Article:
Oxford plans science center
Facility would house new and old programs
Administrators at Oxford College of Emory University want to construct a state-ofthe-art science center on the campus to enhance existing programs and house new ones with expanded capabilities.
Oxford Dean Stephen Bowen welcomed local business and government leaders to a lunch Thursday discussing the plan and asking for input on what they thought a new science facility should offer.
Bowen said the idea for a new center was born out of the college’s strategic plan.
“A vital thing Oxford really needed to establish in that plan is Oxford’s role in the Emory University System,” Bowen said.
He said the role as a twoyear liberal arts college should be to prepare students not only for study at a four-year institution, but also how to think critically and develop a social conscience.
Twenty percent of students at Emory University start at Oxford College, and Bowen said they show more academic prowess than others.
“Emory professors always tell me they can tell the Oxford students apart from the others because they sit in the front and they ask hard questions,” he said.
Bowen said Oxford administrators and faculty are focused on the breath of their students’ education.
“There’s no area of study where this is more important than in the sciences,” Bowen said.
Biology professor Eloise Carter explained some of the science programs of which she and her colleagues are particularly proud.
“A lot of the things I’m showing you today are the things we’re really excited about and we want to look at how to incorporate and enhance them in the new building,” Carter said.
Carter said she wants her students to gain real-world experience while at Oxford. She showed attendants pictures of a research team studying microbial ecology/genetics on the bank of a stream and explained how each student must present investigation assignments to their class and defend their results.
She said the science faculty must use case studies in every course and always use technology to improve lectures and assignments.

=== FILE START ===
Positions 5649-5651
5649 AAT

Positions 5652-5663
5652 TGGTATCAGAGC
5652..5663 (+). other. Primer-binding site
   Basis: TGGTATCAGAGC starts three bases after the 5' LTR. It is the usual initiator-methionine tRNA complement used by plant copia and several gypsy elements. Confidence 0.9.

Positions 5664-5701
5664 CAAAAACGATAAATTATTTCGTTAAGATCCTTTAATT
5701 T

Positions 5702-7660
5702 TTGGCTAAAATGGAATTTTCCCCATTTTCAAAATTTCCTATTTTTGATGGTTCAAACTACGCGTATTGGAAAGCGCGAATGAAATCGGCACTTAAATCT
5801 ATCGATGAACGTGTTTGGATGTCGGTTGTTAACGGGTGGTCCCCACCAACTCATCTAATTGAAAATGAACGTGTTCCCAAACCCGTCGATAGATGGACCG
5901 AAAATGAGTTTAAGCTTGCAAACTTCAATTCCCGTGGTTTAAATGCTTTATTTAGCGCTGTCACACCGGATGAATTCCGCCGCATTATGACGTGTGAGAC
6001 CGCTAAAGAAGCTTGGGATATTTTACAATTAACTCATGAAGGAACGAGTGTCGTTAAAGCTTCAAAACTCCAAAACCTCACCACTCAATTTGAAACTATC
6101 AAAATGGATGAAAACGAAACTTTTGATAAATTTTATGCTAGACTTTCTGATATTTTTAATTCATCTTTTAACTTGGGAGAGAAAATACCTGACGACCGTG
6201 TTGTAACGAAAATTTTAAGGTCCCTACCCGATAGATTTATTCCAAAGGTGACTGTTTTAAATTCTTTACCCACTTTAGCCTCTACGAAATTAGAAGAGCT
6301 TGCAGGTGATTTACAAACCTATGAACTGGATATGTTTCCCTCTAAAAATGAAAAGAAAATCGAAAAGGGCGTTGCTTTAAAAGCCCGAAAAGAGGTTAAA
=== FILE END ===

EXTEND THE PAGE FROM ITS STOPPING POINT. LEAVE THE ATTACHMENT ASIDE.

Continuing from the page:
“There are lots of ways to approach teaching and learning,” Carter said.
Oxford science students also connect with k-12 students through stream chemistry projects with middle school students and storybook statis- tics with elementary school students.
Science faculty members also teach k-12 teachers how to conduct school-yard experiments with their students through the Oxford Institute for Environmental Education in the summer.
They also encourage independent or self- motivated study through programs such as Oxford Research Scholars and the Howard Hughes Grant SURE Program.
The Oxford Exploring the World program allows students to visit different environments around the globe and how the people in that region study it.
“One of our goals is to speak with as many of our constituents as possible about what we want for the future,” Carter said.
Perkins and Will architects Gary McNay and Erika Morgan were on hand to explain the goal to have the building certified in the U.S. Green Building Council’s Leadership in Energy and Environmental Design program.
Emory University has mandated all new buildings constructed in the system must have at least a gold rating, but McNay said the plan is to build it with a platinum rating. Points are scored based on features in categories such as water management, energy efficiency and use of recycled or environmentally friendly materials.
“We really think this will be a place where people in Newton County will come to see how this works,” Carter said, “and not just from Newton County, but from all over the Southeast.”
Board of Counselors members Denny Dobbs and Zoe Hicks wanted to know what industry leaders thought the building should include and what skills they looked for in their employees.
Attendants said the building should allow students to have access to abundant information, computerize everything and provide opportunities for area business and government leaders to view what the students are doing.
Dobbs said a modern science facility is crucial to the Oxford experience.
“My dad was a pretty good farmer with a mule,” Dobbs said, “but when he got a tractor he was a really good farmer — really efficient.”
He said a new center at the campus could potentially create world leaders in areas of chemistry, biology and medicine.
Bowen explained the Emory University system has promised to fund half of the projected $36 million of construction and equipment costs.
“This building is going to happen,” Bowen said. “It’s more of a when, than an if.”
For more information on the proposed science center, call Oxford College at (770) 784-8888.